Parliamentarism, The Real Coup Brewing In Brazil - plus55


With the government’s various crises becoming harder and harder to overcome, a new proposition has appeared: a parliamentary republic. It is a bad idea
Brazil Politics

Since impeachment talks began surrounding President Dilma Rousseff at the beginning of her second term, government supporters quickly said that people are attempting to pull a coup. The impeachment process has been opened in the Brazilian House of Representatives and will be voted on by congressmen. After Sunday’s demonstrations, this will probably happen sooner rather than later. While it is debatable that there exists enough evidence to try Rousseff for any wrongdoings she may have committed after her second inauguration, the impeachment process is not a coup. The real coup is another plan, which thus far hasn’t seen much opposition.

With the deterioration of the government already weakening Brazil’s situation, the political elites have come up with a solution that would resolve, or at least diminish, the current crisis: turn Brazil into a parliamentary republic through an amendment to its Constitution. According to this proposal, President Rousseff would become no more than a tenant in the presidential palace. She would keep her office, but without any real power. The Government Chief would become a Prime Minister. According to allies of the President, she has not yet turned down this possibility.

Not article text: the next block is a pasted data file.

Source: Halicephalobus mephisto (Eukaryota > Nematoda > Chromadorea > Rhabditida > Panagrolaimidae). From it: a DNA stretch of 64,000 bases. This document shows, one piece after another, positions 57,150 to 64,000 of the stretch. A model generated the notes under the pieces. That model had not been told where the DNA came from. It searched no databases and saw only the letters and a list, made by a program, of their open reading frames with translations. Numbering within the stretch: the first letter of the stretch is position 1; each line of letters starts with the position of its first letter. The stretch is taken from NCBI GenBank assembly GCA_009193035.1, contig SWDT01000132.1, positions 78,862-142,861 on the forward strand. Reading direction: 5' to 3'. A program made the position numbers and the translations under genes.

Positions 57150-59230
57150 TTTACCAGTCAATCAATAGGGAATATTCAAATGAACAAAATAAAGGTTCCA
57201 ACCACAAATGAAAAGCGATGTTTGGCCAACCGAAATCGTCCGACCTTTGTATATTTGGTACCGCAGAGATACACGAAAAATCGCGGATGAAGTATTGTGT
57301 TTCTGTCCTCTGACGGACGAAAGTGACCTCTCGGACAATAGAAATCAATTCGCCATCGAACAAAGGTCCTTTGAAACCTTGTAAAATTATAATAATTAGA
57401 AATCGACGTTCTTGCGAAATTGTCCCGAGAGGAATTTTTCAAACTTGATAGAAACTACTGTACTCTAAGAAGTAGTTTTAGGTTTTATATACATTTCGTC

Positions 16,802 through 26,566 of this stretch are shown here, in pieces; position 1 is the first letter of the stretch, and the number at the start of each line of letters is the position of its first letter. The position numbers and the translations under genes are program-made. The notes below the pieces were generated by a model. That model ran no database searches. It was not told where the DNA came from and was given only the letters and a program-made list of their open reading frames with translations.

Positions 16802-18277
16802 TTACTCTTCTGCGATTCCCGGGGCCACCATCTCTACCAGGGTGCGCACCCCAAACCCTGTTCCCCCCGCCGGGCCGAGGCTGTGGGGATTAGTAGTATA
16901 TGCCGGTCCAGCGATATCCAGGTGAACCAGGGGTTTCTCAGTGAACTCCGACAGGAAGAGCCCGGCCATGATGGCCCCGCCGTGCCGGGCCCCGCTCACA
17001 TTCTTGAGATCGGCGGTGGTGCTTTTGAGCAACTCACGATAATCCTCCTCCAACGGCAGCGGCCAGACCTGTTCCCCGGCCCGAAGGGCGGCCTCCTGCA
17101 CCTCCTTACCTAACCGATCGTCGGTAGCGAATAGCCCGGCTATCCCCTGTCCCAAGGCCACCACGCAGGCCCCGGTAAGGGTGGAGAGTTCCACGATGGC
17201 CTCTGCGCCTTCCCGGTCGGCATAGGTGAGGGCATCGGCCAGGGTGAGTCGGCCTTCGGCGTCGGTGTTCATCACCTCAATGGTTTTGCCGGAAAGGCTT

While an impeachment is a tool allowed under Brazilian law to take from office a leader who has committed a crime, changing Brazil’s form of government is nowhere to be found in the Constitution. And worse: this would happen through an amendment. Which means it would be a decision made by politicians without popular participation. And that is a coup.

The Brazilian political system is far from perfect. Some political scientists refer to it as a “presidentialism of coalition,” since its design fragments Congress. Others call it “imperial presidentialism,” because it gives much power to presidents. They can even control the legislative agenda through decrees and provisional measures (these hold the same value as laws, but are designed by the President’s office and must be considered as priorities over “normal” bills).

But, as bad as it may be, this is the type of government that Brazil has chosen twice. Once was in 1963, and the second in 1993 – after our re-democratization. During both occasions, the voting outcome wasn’t even close. In 1963, the votes were 77% against parliamentarism, versus 17% pro. In 1993, presidentialism held a smaller but still comfortable lead: 55% to 25%.

Aside from this fact, another dilemma must be considered: it could be dangerous to give this Congress more power. Right now, there are 40 congressmen involved in Operation Car Wash investigations, including the president of both chambers, Eduardo Cunha and Renan Calheiros – the latter being an object of seven investigations. Overall, 99 congressmen are being investigated in various corruption scandals. Brazilians despise their political class. Only 5% of Brazilians actually trust our parties. Do we want to give them even more power?